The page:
How To Make A Roadmap For Young Changemakers

How To Make A Roadmap For Young Changemakers

Do you remember when you were 12 years old? I do. I was on a mission, convinced that I could change the world around me. In 2013, together with my sister Isabel, I started a movement in Bali because I saw a problem that I thought had an easy solution. We wanted to do something about the growing problem of plastic pollution on our home island of Bali, Indonesia. Now, when I first started, I had never heard of the word “changemaker” or “activist.” Related article – How to talk to subconscious mind to success life.

Today, I introduce myself as a full-time changemaker and movement builder. But it was not always delivered with such confidence. There is this saying, “If I only knew back then what I know today.” Sounds familiar, right? I started full of passion and excitement, believing that I would achieve this change of making Bali plastic-bag-free before summer was over and the school year started. And everywhere I went, I was met with, “so cute, so inspirational.” And yes, I guess two little girls and a bunch of friends trying to make a difference is pretty special. But you know what? Cute wasn’t really what I was going for.


I slowly learned to build a team, to gather evidence, create campaigns, develop a movement, to stage beach cleanups collect signatures, speak in public and meet politicians. The more I learned, the more I wanted things to change. Passion quickly turned into obsession, and when change didn’t happen as quickly as I expected, at 14 years old, frustration settled deep in my soul. And soon after that, in my first years of high school, I experienced my first burnout. But having said that, I wouldn’t have changed a thing, especially because in 2019, Bali finally did ban single-use plastic bags. My peers and I created our own learning journey outside of the traditional curriculum and classroom. Related article – Wake up to new life – Powerful motivational speech.

Building our own guidance and frameworks that could share with us what the next step should be, how to continue building the momentum we needed to achieve the change we wanted to see. I went through a lot of life lessons very quickly. And yet there are things that I wish someone could have told me earlier, back when I was starting. First, change does not happen as quickly as summer vacation. It takes a long time, and that is not always easy to accept. But that is why it is essential to create a clear goal with a timeline.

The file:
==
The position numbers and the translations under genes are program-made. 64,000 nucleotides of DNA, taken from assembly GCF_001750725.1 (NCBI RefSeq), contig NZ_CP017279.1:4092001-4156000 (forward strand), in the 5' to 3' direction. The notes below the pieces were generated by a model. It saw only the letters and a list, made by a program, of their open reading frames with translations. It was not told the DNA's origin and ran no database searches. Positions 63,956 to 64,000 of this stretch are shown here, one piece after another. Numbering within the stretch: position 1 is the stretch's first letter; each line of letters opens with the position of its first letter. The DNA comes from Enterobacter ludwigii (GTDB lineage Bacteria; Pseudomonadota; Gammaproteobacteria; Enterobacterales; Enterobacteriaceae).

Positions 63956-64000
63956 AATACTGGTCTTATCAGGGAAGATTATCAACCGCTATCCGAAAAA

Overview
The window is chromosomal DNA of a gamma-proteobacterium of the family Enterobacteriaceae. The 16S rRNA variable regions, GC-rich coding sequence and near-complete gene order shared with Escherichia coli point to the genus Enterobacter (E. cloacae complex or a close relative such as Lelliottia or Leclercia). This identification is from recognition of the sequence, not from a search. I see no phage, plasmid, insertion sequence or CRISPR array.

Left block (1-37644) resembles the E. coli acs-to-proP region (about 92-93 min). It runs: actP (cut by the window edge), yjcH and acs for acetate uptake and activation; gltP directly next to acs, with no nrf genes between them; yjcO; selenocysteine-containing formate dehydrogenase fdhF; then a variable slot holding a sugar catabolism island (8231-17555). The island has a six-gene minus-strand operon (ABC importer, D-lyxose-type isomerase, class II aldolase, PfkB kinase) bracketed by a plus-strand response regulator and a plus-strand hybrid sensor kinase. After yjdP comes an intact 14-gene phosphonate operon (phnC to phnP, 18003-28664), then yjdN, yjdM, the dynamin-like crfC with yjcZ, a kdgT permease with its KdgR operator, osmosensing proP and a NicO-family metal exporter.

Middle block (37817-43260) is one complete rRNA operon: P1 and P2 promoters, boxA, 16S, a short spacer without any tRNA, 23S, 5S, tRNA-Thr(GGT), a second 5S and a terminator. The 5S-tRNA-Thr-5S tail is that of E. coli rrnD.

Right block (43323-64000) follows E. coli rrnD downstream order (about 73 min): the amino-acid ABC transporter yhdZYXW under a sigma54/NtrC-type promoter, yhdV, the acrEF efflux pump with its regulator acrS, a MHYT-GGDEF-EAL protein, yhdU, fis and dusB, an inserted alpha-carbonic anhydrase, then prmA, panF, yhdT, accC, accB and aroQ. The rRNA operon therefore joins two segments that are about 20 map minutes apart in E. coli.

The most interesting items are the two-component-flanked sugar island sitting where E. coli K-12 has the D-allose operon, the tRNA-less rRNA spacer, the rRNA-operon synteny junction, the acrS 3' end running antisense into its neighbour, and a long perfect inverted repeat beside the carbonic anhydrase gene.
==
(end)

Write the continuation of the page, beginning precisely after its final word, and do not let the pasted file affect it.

Also, it takes a lot of people. Listen and be open to learn, but stay true to the mission. And it would have also been so helpful to know how to navigate collaborations with businesses and politicians. Someone has to address the elephant in the room. And finally, it’s ok to take a break and step back for a second. There are many of us on the front lines who will continue the work while you rest and recharge. Today, many of us are getting involved at a younger and younger age.

16-year-olds, 15, 14, 10-year-olds are out on the front lines, missing school, drafting manifestos, organizing demonstrations, bringing governments and corporations to court, refusing to wait until we are older to start making a difference. But being a changemaker is not something anybody has on their bucket list. It isn’t something kids aspire to become when they grow up. It’s something that just happens. Something activates you. An experience, an injustice that takes place, big or small, local or global. And then there is almost no choice but to get involved. In the last few years, I have spent more time in other students’ classrooms than in my own, sharing principles of leadership, sustainability and changemaker skills.  Related – How To Become Words More Powerful.